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Manga is one of the most important Japanese exports to the world, and several BL and GL works have attracted a lot of Fujoshi and gay people all over Asia. Queer Asia: Japan, filmed and produced by GagaOOLala, interviewed two internationally renowned gay manga artists. Let’s take a look at how they picture homoeroticism.


The work by Japanese manga artist Usaki

Watch Queer Asia: Japan - LGBT Manga now on GagaOOLala

Orange-haired manga artist Kou Usaki focuses on his tablet, drawing the story of his falling in love with his high school classmate. "Momose (百瀨) isn’t just a classmate but a character loved by a gay. When the protagonist is changing his clothes in the locker room, he would notice Momose for no specific reason." Usaki really treasures this teenage love story.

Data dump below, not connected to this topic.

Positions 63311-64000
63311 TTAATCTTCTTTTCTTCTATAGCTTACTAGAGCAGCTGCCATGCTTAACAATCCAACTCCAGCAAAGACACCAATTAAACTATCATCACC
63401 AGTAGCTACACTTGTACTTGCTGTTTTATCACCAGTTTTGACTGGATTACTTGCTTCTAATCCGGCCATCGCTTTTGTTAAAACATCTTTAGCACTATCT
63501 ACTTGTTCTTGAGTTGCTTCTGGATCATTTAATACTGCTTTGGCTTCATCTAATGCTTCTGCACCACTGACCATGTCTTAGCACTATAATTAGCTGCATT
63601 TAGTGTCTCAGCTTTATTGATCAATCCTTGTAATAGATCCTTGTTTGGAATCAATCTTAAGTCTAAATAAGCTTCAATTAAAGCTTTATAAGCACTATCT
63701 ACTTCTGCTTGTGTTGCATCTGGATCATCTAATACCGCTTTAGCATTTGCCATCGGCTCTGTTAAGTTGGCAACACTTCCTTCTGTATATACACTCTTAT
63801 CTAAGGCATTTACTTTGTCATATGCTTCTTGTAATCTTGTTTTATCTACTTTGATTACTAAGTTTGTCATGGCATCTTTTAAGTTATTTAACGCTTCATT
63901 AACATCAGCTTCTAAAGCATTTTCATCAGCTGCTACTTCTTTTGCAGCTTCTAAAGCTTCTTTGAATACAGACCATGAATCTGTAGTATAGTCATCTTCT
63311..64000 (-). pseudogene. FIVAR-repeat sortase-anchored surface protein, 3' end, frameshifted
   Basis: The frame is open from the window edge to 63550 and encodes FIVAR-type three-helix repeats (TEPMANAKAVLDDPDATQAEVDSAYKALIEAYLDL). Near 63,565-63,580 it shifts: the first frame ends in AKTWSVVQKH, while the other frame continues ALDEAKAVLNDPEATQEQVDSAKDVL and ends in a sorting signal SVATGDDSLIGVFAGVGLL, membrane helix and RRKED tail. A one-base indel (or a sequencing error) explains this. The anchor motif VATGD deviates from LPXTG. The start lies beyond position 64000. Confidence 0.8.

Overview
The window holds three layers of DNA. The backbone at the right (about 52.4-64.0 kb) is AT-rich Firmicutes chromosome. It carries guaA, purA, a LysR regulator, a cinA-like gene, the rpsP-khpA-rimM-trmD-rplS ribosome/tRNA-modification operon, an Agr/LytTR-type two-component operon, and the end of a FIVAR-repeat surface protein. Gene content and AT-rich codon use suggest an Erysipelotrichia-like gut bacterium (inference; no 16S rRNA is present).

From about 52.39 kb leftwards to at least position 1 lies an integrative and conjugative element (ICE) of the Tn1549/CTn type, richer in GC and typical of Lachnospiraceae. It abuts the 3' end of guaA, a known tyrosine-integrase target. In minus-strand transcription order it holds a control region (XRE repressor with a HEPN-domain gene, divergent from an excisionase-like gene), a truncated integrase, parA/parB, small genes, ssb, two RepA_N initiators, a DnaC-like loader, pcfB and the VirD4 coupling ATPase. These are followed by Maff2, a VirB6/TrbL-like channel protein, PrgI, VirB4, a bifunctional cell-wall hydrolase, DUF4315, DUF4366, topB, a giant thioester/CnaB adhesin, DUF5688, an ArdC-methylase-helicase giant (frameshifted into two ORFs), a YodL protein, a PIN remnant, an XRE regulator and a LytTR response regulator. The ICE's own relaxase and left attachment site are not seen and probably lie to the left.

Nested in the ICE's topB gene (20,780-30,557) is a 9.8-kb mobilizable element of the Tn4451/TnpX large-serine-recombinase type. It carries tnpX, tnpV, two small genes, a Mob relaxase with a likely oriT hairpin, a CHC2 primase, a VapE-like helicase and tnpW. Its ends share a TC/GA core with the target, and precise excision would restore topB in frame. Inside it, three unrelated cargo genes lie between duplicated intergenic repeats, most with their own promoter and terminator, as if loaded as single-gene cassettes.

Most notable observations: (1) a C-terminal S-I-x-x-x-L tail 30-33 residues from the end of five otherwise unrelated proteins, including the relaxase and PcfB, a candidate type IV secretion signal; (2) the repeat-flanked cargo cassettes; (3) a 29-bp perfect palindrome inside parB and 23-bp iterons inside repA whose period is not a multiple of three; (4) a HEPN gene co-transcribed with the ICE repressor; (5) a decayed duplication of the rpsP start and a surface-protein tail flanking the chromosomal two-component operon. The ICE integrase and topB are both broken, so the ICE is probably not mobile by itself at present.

The work by Japanese manga artist Usaki​

"What makes his face so beautiful?"

According to Usaki, he found out that he loved boys when he was a third-grader in elementary school. It was love at first sight, "when our eyes met, I was wondering, what makes his face so beautiful? I couldn’t stay there anymore, so I ran out of the classroom."


Usaki

"Fighting against discriminations through manga."

Usaki explained that he wanted to portray more the good side of people, even if everyone has their flaws. "We should make everyone realize that each person has its own strengths," said Usaki, believing that this is a way to fight discrimination against sexual minorities.

Watch Queer Asia - LGBT Manga on GagaOOLala

Hao, a chubby gay man, works as a janitor at a gay spa. For him, romantic relationships is an unreachable dream. One day, an attractive customer, Kai, walks in and gives Hao the opportunity to massage him.
Watch Gentleman Spa on GagaOOLala.

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